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January 24, 2014     Post-Gazette
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January 24, 2014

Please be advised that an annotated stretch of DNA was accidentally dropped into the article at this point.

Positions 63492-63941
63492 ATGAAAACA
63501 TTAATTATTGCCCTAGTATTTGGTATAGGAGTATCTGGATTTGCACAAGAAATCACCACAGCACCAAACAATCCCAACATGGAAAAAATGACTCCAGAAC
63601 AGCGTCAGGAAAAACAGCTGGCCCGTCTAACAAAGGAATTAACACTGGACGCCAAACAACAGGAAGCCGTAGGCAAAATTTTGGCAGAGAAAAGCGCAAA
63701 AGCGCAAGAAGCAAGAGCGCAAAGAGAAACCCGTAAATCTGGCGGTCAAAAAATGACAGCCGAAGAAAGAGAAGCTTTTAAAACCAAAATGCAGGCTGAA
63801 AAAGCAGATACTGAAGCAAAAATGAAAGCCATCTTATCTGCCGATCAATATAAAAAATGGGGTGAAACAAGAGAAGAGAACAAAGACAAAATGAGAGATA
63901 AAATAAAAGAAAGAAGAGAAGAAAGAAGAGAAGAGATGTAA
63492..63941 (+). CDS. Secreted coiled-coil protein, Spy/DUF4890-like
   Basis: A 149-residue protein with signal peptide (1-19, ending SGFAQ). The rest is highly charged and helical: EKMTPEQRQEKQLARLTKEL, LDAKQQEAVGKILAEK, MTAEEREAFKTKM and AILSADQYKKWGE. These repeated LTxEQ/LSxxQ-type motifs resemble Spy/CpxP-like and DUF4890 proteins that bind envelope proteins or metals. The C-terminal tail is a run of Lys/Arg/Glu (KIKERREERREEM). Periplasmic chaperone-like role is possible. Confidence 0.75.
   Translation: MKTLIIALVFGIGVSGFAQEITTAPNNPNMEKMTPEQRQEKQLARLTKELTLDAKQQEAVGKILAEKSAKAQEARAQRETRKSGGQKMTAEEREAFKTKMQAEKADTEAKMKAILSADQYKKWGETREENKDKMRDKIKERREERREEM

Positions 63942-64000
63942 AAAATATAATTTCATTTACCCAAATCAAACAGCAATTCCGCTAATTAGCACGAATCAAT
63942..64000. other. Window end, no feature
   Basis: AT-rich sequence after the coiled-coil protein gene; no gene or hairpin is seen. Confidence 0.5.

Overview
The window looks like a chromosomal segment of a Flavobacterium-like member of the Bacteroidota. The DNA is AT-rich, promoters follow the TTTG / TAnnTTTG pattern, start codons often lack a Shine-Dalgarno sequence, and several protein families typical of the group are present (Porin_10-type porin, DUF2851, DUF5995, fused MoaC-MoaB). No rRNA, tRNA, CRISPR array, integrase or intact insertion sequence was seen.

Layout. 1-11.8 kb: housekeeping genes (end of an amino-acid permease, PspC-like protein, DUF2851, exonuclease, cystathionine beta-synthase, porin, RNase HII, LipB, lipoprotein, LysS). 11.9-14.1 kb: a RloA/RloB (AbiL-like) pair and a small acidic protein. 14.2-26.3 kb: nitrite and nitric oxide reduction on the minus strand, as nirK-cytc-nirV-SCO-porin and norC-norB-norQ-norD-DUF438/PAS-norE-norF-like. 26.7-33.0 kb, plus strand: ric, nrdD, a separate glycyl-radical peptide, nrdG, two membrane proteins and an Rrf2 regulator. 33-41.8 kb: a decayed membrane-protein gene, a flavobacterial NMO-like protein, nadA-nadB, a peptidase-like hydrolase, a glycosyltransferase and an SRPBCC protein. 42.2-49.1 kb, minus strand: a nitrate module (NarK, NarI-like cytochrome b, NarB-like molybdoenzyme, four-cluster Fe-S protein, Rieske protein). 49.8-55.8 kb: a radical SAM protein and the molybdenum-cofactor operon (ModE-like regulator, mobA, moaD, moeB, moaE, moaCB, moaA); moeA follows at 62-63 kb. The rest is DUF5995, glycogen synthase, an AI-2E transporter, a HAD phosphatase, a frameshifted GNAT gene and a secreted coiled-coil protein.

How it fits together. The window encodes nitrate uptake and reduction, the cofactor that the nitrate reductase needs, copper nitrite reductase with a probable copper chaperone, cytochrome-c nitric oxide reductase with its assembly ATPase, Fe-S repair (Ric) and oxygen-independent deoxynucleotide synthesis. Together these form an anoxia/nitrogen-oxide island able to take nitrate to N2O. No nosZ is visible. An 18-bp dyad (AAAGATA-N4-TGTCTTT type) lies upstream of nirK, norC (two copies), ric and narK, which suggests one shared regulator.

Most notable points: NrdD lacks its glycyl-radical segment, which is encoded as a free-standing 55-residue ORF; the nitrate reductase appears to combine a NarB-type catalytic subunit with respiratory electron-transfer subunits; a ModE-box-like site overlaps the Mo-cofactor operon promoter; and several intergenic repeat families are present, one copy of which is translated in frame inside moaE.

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~ "'i. • j ° • 1 THE ITALIAN-AMERICAN VOICE OF MASSACHUSETTS m mJ (Formerly LA GAZZETTA del MASSACHUSETTS) VOL. 118 - NO. 4 BOSTON, MASSACHUSETTS, JANUARY 24, 2014 $.30 A COPY Boston's Public Parks by Sal Giarratani TO NOT SMOKE IN HERE Boston was once called the "Cradle of Liberty.' Back dur- ing the Bicentennial Cel- ebrations (1975-76), Boston's motto for the nation's 200th birthday was, "Where it All Began." Where what began? I can remember going to the 18t~-century exhibit up in the rotunda of the Faneuil Hall Marketplace where visi- tors became part of an inter- active computerized exhibit. I remember doing that ex- hibit and then taking a test at its completion finding out whether I would be a Tory or a Patriot. Lucky for me, I would have been a patriot back when the American Revolution was fought so that our God-given liberties would not disappear. Lexington, Concord and Bunker Hill began the fight for individual freedom and economic liberty. Our fore- fathers knew that govern- ment existed to profect us and not protect us from our- selves. When tea was dumped into Boston Harbor in 1773, it wasn't just to pro- test taxes on tea but to en- sure our economic liberty was ours to keep. Most colo- nists loved their tea, but when taxed to,an extreme to make government more powerful, it slid over into tyr- anny for tea lovers and even tea haters. "Taxation without Repre- sentation' wasn't just a good line to use. Recently last summer Beacon Hill tried to make the gas tax auto- matically tied to inflation. Thousands upon thousands signed petitions to get those automatic gas hikes repealed on the ballot. The underlying opposition once again was based on taxation without representation. Law- makers accountable to the people should always have to vote on these issues. Otherwise how do we fight this automatic taxing scheme? Same thing is true when it comes to banning all smoking on the Boston Com- mon and all city parks. Smoking has been made (Continued on Page 4) ::%: ~ i,ii! 'ii, li i:,i i, ,~ ~,, ,i~ ~:, ii W iil iili~ ?i~ iii ;i'ii Tom Laughlin from "Billy Jack" Fame Passed Away Last June down in Texas with my nephew and family on vacation, he and I watched the very first "Billy Jack" movie on his fiat-screen TV. He and I are both "Billy Jack" fans as was my brother, his father. I reminded my nephew that his father and I saw that first Tom Laughlin movie at the old Center Theater in the Boston Combat Zone on lower Washington Street. My nephew said the next time back down, we could watch the other two movies about Billy Jack. When I read the obit in the Boston Globe I told my nephew about Laughlin's passing. We shared a moment of mock silence in memory of those great old movies. We both felt like cultist of a very liberal Hollywood actor with some great conservative courage. (Continued on Page 10) ~,!,!t,!,: Consumers on Target Scammers Scammers are taking ad- vantage of the data breach that compromised Target customers' credit and debit card information. Watch for con artists using this highly public event to ,fool consum- ers into sharing their credit card and/or personal infor- mation. How the Scare Works: You receive a text message, which claims to be from your credit card company. It says your card has been blocked in response to fraudulent activity following the recent data breach. The message asks you to call a phone number to verify your ac- count information. Of course, the text message is just a con to get you to share your card number and other info. As usual, this scare has many forms. Scammers have been contacting people.' through email, text rues- sages and phone calls. In another version, scammers call and claim to represent Target. They ask consum- ers to "verify" their name, address, social security and other information to suppos- edly check whether it was comprised in the breach. Whatever the guise, the scammers are always after your credit card number or other personal information. How to Spot This Scam: The best way to protect your- self is to identify the warn- ing signs: • Check Target's website. Given the number of scams surrounding the data breach, Target has posted all their official communica- tions at Target.com/payment- cardresponse. Check any emails or texts you receive claiming to be from Target against the official list. *Don't believe What you see. Scammers use technol- ogy to make emails and phone calls appear to come from a reputable source. Just because it looks cred- ible does not mean it's safe. • Be wary of unexpected emails that contain links or attachments. As always, do not click on links or open the files in unfamiliar emails. • Watch for bad grammar. Typo-filled text messages and emails are usually a dead giveaway that it's from a scammer, not a corpora- tion. For More Infor~I~atio~. Fo7 more advice on dealing with the data breach, read BBB's suggestions for Target cus- tomers. Also, see Target's website for updates and an- swers to common questions. For more information about scams, see BBB Scam Stopper. Note: Target is a BBB Ac- credited Business. Mayor Walsh Asks Residents to Look Out for Neighbors, Take Precautions Mayor Martin J. Walsh has directed city agencies to be on alert as temperatures in the City continue to drop, reminding residents to take simple precautions to stay warm and to look out for anyone who might need assistance. The City's Emergency Shelter Commission has activated its Winter Cold Weather Plan. People that notice anyone in immediate danger as a result of the extreme cold should notify public safety officials by call- ing 911. Parents should make sure that children are properly dressed for cold tempera- tures. Children who are not dressed properly and whose skin is exposed to extremely cold air, can suffer frostbite within minutes. Children waiting for buses sh(mld be well covered with warm jackets, hats, gloves and scarves. In accordance with Massa- chusetts State Sanitary Code, residential units should be heated to at least 68 degrees during the day and 64 degrees at night. Tenants that experience heating issues should first contact their landlords to correct any problems. If a landlord is unresponsive, Boston residents can con- tact the Mayor's 24-hour hotline for assistance at 617-635-4500. Hotline staff will alert the city's Inspec- tional Services Department, which has housing and building inspectors on duty to investigate situations and to work with property own- ers to get heat turned back on. Inspectional Services will expand its cold weather re- sponse resources to include: additional on-call housing and building inspectors who will respond to no heat calls, faulty heating systems and frozen pipes and conduct spot checks of home heating fuel trucks. General heating safety tips for winter weather include: • Never use your oven for heat. • Electric powered portable heaters should never be left on while sleeping and should be kept at least three feet away from combustible materials, i • Do not overload electri- cal sockets. Against Cold • Never leave candles unattended. • CO detectors are now required in homes by law. They must be within ten feet of sleeping areas. *.,Working smoking detec- tors should be on each floor of your home, particularly near bedrooms. • To avoid frozen pipes, let warm water drip over- night in faucets, preferably from a faucet on an out- door wall, and leave cabi- net doors open to allow heat to reach un-insulated pipes. The Boston Public Health Commission suggests fol- lowing these tips to stay warm and avoid the danger- ous effects of extremely cold weather. Additional winter safety guidance is available at www.BPHC.org. • Layer clothing. • Cover exposed skin. Skin is vulnerable to frost bite at such low temperatures. • Keep moving while outdoors. * Check on elderly family and neighbors. • Drink warm, non- caffeinated fluids. • Keep pets indoors. THE POST-GAZETII SATELLITE OFFICE IS NOW OPEN AT 35 BENNINGTON STREET, EAST BOSTON This office is open on Tuesdays from 10:00 AM to 3.'00 PM and Thursdays from II.'00 AM to 2.'00 PM, for the convenience of our East Boston and North Shore clients and contributors Call 61 7-227-8929 for more information